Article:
The US Bureau of Labor Statistics projects a minimum 4% reduction in payroll clerk employment between 2019 and 2029. This is due to the recent introduction of several software programs and internet resources that offer HR and payroll management capabilities. Due to the ability of many of their clients to automate the majority of these tasks, this will decrease the number of employment prospects for payroll clerks over the next ten years.
Furthermore, rather than assigning a specific employee to handle payroll and timekeeping, many businesses include these tasks among the responsibilities of the HR officers. Only enough experienced payroll clerks will likely be able to find employment at this rate to replace the older workers who leave their positions. In spite of this, there is not much competition for this position, so you might still be able to find employment in this industry.
Given that every business, non-profit, and governmental organization needs to keep track of its payroll and timekeeping, payroll clerks can work for any of these organizations. Accounting firms that offer accounting, tax preparation, bookkeeping, and payroll services may also fall under this category. You can also work for one small business outsourcing service providers like Gusto, Paychex, Square Payroll, PrimePay, Intuit QuickBooks Payroll, and Wagepoint.
Getting a Job as a Payroll Clerk
A high school diploma or, at the very least, the GED equivalent is necessary for nearly all payroll clerks. You can also look for specialized programs in high schools, business schools, and community colleges that will provide you with the knowledge and abilities you need for a lucrative career as a payroll clerk. For instance, some universities offer certificates in payroll management and practice. Topics including payroll accounting, income taxation, employee benefits database administration, and time reporting may be covered in courses.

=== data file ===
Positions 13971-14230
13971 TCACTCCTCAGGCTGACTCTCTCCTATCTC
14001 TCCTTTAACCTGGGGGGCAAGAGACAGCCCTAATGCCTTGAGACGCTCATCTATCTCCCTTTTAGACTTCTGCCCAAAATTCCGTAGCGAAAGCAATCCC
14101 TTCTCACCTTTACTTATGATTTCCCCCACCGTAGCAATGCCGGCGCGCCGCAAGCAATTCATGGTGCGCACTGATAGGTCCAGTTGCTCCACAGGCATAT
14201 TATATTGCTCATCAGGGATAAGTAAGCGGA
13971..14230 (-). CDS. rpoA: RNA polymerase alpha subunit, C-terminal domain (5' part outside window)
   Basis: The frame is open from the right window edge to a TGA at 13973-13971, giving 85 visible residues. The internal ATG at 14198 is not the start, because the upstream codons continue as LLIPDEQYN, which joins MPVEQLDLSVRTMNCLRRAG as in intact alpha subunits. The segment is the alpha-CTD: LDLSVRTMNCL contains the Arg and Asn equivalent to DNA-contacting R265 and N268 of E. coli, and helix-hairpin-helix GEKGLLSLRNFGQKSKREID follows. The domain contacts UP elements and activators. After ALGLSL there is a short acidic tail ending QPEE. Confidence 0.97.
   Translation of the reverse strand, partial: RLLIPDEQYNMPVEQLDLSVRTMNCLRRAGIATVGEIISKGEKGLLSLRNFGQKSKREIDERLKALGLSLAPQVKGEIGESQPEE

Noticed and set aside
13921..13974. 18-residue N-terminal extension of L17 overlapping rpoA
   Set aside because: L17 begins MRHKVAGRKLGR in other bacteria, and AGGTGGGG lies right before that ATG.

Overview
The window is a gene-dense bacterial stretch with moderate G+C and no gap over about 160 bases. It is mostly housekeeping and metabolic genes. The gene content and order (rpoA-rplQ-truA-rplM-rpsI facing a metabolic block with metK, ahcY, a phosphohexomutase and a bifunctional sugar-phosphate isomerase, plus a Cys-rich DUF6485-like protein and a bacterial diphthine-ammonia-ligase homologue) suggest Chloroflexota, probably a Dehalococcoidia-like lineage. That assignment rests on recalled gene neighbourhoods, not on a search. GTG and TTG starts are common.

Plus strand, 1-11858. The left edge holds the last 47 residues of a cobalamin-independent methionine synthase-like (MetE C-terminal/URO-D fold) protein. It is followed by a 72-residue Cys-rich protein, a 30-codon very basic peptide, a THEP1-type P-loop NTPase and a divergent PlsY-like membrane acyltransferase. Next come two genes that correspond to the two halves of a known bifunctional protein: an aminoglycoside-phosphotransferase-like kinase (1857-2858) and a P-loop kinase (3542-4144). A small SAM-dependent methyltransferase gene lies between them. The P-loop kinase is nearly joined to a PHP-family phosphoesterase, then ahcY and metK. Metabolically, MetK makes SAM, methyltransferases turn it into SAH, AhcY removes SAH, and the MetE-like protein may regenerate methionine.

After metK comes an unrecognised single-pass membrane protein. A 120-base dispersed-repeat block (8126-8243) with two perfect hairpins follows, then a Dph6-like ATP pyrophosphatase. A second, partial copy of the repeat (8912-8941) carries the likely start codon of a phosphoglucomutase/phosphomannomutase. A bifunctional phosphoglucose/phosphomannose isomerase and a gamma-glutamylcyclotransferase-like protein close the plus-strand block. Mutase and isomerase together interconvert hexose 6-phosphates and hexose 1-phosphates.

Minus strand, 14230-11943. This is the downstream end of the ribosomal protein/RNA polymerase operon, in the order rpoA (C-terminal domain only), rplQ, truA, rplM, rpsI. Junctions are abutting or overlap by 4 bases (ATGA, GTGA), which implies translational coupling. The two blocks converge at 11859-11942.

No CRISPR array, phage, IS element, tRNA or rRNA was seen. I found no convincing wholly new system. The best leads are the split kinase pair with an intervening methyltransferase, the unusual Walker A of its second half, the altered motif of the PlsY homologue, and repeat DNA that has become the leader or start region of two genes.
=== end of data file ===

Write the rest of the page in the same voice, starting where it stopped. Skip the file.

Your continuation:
You must be able to work well with people of all levels of authority and be confident handling a variety of activities on your own as a payroll clerk. Therefore, having good organizing or communication skills as well as a thorough understanding of computer programs like the Microsoft Office Suite (Word, Excel, Outlook, and PowerPoint) is beneficial. Payroll clerks frequently handle sensitive information, so in addition to dependability and strict confidentiality, you’ll need to be able to work quickly.
Salary for Payroll Clerks
According to the Bureau of Labor Statistics, the average national salary for this career is $42,130 while the average national wage per hour is $20.
How do Payroll Clerk wages compare to those in other professions?
According to the most recent data on employment across the country, payroll clerks can earn an average yearly salary of $42,130, or $20 per hour. It is therefore a higher-than-average wage. Depending on the state you live in and even when just starting out, they can make as little as $33,160, or $16 per hour.
How has the growth of the Payroll Clerk job compared to other jobs?
There will be a shift of -5,900 jobs by 2024, with 166,900 individuals overall working in the field. This represents a -3.4% change in growth over the following 10 years, giving the career a below-average growth rate nationally.